If you want to pay for something anonymously on the internet, you can use a prepaid gift card. It will generally be accepted just like a credit card (though there do seem to be exceptions). It doesn't require registering your address or SSN. Or at least not in the case of Vanilla Visa (they require, IIRC, a name and zip code, but there's nothing preventing you from faking those). You can't refill it, so you'll have to keep paying for new ones if you intend to do it a lot, but I guess that's the price.
You got lucky. Most sites won't let prepaid gift cards go through. For example, neither Amazon nor PayPal, IIRC. Vanilla Visa was exactly the one I had, that ran into the problem, and I'd even put in my name and ZIP on their web site.
The problem seemed to be the lack of a billing address -- what are you supposed to put? Nothing worked. On another site that processed their credit cards via PayPal, it didn't work either. I called PayPal customer service and they explicitly told me they don't support cards that don't provide a means to verify a valid billing address and 3-digit security code.
Every time I get a VISA prepaid gift card, I simply buy an amazon gift card with it. I've never had any problems doing this.
Now, it's not like I don't have other identifiable information on my amazon account (a real credit card, a previously used shipping address, etc), so it's not anonymous, but they do accept prepaid cards.
Hm. I just used an arbitrary address consistent with the zip code. But I must admit that though it's worked in most of the cases I've tried, I have no idea what fraction of online merchants take such things in general.
Not true, you'll likely have to go through a bunch of prepaid providers but there are certainly providers where all you have to provide is your postal code.
I run pretty much everything through these cards online to avoid fraud / identity theft issues and prefer the ones that are easiest to register for online purchases.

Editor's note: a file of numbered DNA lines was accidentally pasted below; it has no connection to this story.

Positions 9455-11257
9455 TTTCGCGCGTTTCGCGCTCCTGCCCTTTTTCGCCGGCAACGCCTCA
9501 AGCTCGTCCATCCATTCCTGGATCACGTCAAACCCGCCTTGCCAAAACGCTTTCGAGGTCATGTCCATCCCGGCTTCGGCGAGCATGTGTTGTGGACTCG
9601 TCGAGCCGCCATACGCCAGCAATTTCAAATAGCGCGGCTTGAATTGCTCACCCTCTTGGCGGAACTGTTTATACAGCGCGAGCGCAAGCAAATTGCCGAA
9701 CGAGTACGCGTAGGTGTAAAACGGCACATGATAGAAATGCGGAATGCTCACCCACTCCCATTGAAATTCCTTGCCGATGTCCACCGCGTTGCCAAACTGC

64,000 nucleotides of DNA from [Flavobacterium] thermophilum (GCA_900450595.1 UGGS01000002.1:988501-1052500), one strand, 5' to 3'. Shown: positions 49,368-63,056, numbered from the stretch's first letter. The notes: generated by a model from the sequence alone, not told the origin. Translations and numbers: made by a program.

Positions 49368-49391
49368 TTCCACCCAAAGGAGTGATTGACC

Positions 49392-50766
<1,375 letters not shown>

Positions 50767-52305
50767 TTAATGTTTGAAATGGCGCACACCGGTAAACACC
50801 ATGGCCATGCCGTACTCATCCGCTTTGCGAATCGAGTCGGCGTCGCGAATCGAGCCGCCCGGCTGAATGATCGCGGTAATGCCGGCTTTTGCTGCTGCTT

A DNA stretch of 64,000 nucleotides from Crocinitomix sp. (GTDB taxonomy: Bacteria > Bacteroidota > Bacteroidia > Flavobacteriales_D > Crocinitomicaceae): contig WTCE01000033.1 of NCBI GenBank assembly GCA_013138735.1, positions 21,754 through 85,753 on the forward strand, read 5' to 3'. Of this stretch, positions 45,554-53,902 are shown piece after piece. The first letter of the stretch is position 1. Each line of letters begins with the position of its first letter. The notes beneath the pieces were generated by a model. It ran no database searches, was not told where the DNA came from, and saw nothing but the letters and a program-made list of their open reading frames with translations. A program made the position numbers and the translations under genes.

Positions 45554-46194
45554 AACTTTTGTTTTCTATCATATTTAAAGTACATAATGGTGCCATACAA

Bitcoin transfers are anonymous but not untraceable, eg. with enough circumstantial evidence surrounding the transfer you can be fairly certain who made it... if you use a wallet service then its not really anonymous at all if you have access to the wallet providers database.
Bitcoin transactions are all public. If you want to be safe, you have to use a laundry service, and I don't know how good those are.
Here is a thought though: what if you got a prepaid credit card in another country? I suspect somewhere in Europe would be your best bet.
Also, how would the card company know that the transaction was online? It would be shady as all hell, but couldn't the merchant open a cornerstore and ring up all the online orders as chips and a smoothly?
I'm not an expert, but I think credit card companies themselves may be pretty unhappy with something like that. It's a tricky proposition in the first place, accepting CCs as an online (or even brick & mortar) merchant. You are effectively assuming some funky risk. Fraudulent transactions mostly your problem, at least more yours than the credit card company's, the bank's, the credit card owner's or even the fraudster's (in practical terms).
I wouldn't be surprised if by breaking or even nudging their rules comes with a high enough price to kill the whole thing. You would be open to being ripped off painfully and your merchant account would probably be shut down pretty fast.
What you've described is essentially how credit card processing for online gambling works. Except it's shoe stores and other places that sell stuff similarly priced to what an online gambler might charge his card.
Prepaid American Express is pretty easy, you can call and give them an address, they don't ask for a SSN (many legitimate people won't have one). Just say that you're making an online purchase and need an address for verification.